Step 4: Deliver
With the prototypes complete, the team turned their attention to delivery. They began to prepare for a crowdfunding campaign – an essential step in funding the production of the final product. The EQT Kickstarter campaign, which launched on 19 May, aims to raise €9,900 by 3 July to begin the manufacturing process.
Even before the campaign got underway, the team had begun fielding requests for workshops that were based on the toolkit. In early 2022, for example, Stabon, Nicolaas Ponder, Steinkraus and Camier shared insights from the toolkit development process with representatives of Ukrainian women’s rights organisations.
The workshop, which was organised by Cultural Vistas, was ‘a great experience,’ Nicolaas Ponder said. ‘In our presentation, we were very honest about our experience, about the fact that, before we began this journey of creating the toolkit, we had not necessarily known that certain things we encountered were based on gender bias or sexism or inequality.’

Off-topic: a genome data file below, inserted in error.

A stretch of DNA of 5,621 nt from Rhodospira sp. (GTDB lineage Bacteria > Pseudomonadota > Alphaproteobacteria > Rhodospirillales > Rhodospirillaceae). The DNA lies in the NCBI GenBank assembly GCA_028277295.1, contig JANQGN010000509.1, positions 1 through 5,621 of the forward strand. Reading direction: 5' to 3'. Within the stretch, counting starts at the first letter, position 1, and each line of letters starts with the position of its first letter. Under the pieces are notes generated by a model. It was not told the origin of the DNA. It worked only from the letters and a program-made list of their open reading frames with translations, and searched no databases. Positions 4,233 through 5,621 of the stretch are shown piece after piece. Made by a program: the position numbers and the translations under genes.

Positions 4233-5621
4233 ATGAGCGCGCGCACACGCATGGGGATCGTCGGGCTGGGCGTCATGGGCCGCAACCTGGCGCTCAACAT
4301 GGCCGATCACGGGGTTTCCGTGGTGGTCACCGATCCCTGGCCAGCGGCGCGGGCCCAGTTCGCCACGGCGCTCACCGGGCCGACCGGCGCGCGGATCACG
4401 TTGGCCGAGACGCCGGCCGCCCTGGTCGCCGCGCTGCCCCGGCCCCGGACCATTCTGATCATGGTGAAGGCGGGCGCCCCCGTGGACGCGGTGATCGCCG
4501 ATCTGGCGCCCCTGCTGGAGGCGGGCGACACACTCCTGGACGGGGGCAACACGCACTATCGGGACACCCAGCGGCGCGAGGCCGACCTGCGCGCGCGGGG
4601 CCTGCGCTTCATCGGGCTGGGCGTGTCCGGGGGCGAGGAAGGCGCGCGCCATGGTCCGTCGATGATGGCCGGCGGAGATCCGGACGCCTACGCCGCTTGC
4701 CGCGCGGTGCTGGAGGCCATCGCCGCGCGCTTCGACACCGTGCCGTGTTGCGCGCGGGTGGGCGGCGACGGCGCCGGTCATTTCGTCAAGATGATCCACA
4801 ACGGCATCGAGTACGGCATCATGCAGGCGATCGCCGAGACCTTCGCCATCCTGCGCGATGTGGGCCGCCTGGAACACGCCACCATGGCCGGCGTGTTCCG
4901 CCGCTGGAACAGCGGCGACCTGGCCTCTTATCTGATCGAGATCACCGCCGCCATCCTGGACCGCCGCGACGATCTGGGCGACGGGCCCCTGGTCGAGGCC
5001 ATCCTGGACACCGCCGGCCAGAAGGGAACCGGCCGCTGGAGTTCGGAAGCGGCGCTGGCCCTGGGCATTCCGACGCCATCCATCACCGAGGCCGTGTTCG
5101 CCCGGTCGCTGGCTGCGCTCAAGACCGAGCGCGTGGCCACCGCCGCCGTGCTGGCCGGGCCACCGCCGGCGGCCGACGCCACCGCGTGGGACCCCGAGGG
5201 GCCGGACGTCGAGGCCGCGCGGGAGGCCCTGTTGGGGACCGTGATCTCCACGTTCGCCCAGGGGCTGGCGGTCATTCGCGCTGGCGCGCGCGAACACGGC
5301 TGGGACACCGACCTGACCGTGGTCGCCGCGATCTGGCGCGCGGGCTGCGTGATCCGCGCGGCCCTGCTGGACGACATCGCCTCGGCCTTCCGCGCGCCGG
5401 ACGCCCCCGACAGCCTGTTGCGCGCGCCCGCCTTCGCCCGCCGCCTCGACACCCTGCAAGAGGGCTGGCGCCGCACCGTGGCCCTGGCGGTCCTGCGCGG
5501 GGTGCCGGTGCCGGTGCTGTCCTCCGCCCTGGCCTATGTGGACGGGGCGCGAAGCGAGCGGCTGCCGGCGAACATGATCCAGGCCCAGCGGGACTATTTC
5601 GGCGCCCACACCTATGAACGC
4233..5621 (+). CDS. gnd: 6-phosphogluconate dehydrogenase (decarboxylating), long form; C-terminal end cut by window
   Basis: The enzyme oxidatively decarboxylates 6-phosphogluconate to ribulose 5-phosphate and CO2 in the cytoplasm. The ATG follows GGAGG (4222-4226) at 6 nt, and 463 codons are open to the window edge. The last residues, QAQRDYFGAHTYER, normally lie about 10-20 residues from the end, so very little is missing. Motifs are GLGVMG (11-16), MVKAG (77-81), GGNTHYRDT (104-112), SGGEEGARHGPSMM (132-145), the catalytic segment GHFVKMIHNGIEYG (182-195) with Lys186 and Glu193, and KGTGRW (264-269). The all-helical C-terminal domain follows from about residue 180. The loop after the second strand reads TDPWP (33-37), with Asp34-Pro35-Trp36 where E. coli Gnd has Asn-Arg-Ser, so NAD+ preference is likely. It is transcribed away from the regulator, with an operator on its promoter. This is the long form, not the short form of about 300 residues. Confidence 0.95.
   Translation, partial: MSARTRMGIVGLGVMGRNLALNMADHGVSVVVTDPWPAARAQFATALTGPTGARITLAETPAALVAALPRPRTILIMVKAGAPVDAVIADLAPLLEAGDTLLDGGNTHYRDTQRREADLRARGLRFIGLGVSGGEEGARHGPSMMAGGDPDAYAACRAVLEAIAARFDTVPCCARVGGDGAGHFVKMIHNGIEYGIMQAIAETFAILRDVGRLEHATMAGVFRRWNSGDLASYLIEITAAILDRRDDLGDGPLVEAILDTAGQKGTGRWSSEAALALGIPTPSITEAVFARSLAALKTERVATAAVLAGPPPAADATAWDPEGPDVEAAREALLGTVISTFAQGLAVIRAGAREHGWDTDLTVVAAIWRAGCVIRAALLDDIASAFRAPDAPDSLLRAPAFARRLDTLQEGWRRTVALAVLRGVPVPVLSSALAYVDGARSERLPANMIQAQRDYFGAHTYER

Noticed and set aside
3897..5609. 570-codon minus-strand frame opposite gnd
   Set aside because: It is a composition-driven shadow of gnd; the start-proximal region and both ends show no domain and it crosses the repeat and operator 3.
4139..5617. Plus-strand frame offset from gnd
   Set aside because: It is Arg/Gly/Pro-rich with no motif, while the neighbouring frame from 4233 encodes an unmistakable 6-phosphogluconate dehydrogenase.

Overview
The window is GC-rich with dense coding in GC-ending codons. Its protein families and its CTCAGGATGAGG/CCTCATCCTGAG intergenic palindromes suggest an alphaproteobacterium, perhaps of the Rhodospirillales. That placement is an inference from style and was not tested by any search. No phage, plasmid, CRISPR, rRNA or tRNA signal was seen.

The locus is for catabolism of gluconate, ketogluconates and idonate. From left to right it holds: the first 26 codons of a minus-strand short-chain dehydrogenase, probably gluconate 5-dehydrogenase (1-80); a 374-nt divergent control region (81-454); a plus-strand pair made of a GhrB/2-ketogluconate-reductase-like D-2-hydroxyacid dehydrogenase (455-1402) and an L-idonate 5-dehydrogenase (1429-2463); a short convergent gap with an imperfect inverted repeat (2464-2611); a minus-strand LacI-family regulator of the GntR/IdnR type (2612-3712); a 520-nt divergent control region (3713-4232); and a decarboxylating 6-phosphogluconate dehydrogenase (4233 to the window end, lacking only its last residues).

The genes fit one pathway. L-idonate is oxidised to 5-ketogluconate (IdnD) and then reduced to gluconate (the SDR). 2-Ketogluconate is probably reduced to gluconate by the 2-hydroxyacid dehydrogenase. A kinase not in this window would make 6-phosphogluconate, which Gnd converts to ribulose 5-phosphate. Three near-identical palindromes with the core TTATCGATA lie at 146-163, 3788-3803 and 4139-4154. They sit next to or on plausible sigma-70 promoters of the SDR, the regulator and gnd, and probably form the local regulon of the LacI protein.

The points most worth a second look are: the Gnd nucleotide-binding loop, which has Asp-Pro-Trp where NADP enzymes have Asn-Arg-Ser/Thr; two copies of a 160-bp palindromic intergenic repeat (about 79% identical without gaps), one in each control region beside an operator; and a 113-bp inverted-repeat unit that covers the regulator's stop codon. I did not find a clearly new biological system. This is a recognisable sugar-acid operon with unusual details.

She was pleased with the results of the workshop: participants were enthusiastic about the potential for the toolkit to spur positive change. ‘We got so much positive feedback,’ she said.
The team plans to offer additional kinds of workshops focussing on different aspects of gender equality. Some workshops can explore ways for employers to tap into additional employee brainpower and increase worker satisfaction by implementing gender-equal practices in the workplace. Nicolaas Ponder also hopes to create workshops that draw on IKEM’s expertise in sustainability to examine the intersection between gender equality and climate change.
Riedel said the game can be played in workplace trainings as well as at casual meetups – which offers many opportunities for it to drive change. ‘There are so many settings where you can use the toolkit to explore this topic and see what happens,’ he said. ‘We’ve already had a lot of events where people have been really intrigued to try it out, especially in progressive conference formats.’
‘I think the toolkit has the potential to be part of a grassroots effort to improve lives, at work and beyond,’ added Camier.
For the creators themselves, the toolkit has already had an impact.